I hope you like this And I hope your teeth are better for it.

OH and you CAN use just modern whole wheat flour and water...it gives you good, environmentally friendly, non-toxic, rifle targets...you can add food dye for contrast, red, yellow, or red+yellow for orange.   :hey-hey   Unlike clay pigeons, which are often made of stuff that is toxic to animals, especially hogs, you can leave these behind when done shooting and the birds and other animals won't be harmed.  

LD
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Offline 10thumbs

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Re: Hard tack recipes
« Reply #9 on: October 10, 2020, 09:22:10 PM »
  We have used a modified Ezekiel bread recipe. The original calls for wheat, beans, lentils, millet, spelt and barley. Kept old Ezekiel going for over a year. His ration was around a half lb. a day. As for the millet, foxtail is the wild variety. As to spelt, I have no clue. But we added sorghum syrup and baked it twice. It really gets hard. If I didn't have eight crowns, I don't think I could've chewed it. But it lasts for years!

Online Doc Nock

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Re: Hard tack recipes
« Reply #10 on: October 18, 2020, 01:03:52 PM »
10 T's

I see Ezekiel bread in the frozen food section and a diabetic buddy claims it's made from Sprouted Wheat, making it a Veggie, not a carb...

I tried making some Bannock here with regular flour and it spiked my blood sugar and triglycerides last physical...or at least I am saying that is the culprit...  :bigsmile:

This is very revealing thread to me ... All these years I though hardtack was a meat product...not a bread stuff.. :0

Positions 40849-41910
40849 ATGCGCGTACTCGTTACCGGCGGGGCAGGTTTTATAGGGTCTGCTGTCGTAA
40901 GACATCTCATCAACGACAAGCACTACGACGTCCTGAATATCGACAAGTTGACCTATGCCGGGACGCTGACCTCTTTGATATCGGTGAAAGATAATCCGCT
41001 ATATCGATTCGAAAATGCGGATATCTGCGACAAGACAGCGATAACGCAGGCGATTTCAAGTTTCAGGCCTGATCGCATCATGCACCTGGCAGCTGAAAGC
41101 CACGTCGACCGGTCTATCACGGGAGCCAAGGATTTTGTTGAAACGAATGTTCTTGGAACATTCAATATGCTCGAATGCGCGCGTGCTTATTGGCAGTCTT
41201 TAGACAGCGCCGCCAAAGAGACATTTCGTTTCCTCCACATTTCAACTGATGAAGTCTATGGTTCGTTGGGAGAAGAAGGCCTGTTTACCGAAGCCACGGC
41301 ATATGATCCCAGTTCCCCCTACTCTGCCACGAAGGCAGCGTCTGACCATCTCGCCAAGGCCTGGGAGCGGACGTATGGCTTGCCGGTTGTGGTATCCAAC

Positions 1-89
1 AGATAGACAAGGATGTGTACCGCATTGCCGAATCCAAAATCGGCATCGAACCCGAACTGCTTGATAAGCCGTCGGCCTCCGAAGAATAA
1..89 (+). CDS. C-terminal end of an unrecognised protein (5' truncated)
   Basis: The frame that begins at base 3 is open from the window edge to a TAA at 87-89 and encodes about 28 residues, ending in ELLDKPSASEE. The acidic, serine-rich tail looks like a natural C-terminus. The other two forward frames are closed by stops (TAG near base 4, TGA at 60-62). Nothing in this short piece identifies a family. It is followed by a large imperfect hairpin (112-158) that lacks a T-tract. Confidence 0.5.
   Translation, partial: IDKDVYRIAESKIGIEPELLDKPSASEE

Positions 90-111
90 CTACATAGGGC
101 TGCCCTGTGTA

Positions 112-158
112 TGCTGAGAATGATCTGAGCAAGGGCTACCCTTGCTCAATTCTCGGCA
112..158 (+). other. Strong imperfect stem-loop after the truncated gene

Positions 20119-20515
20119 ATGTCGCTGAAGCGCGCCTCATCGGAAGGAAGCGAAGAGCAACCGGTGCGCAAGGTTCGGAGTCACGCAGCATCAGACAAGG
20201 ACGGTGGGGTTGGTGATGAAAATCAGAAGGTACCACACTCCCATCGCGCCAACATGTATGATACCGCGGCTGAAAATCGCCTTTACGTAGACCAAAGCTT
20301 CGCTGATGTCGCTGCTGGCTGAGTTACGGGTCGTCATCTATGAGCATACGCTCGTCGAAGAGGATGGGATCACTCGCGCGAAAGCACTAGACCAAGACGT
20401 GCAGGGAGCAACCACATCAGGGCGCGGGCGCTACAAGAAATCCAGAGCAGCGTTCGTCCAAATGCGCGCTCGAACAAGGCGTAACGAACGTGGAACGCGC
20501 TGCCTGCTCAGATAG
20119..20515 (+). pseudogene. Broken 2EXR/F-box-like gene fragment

I read a book entitled "Wheat Belly" that claims our grandparent grew and ate an Einhorn variety of wheat that today is so cross bred (no pun intended)That the older wheat and an even older from the bible days didn't make nice fluffy stuff but it all now spikes one's blood sugar so I try to avoid carbs

Offline 10thumbs

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Re: Hard tack recipes
« Reply #11 on: November 19, 2020, 05:40:58 PM »
 Yeah, about 50 yrs ago, they started messing with wheat. Yields went from 60 to 100 bushels per acre. Loaves per pound went up too. They crossed it w/barley and spelt to get a short stiff stalk. Used to, it was so tall a kid could get lost in a wheat field. The modern stuff doesn't blow down nearly as bad in a rain storm, so it combines better. Too bad there are over 100 complications concerning gluten. The two types of gluten in the old variety had a balance, but no more. Some folks can quit their insulin when they get off gluten. Others can avoid arthritis. Some people are lucky. All they get is fat. The guy who developed it got a Nobel prize. But there went the amber waves of grain. Now we know why the Good Book says, "Don't sow your field with mixed seed".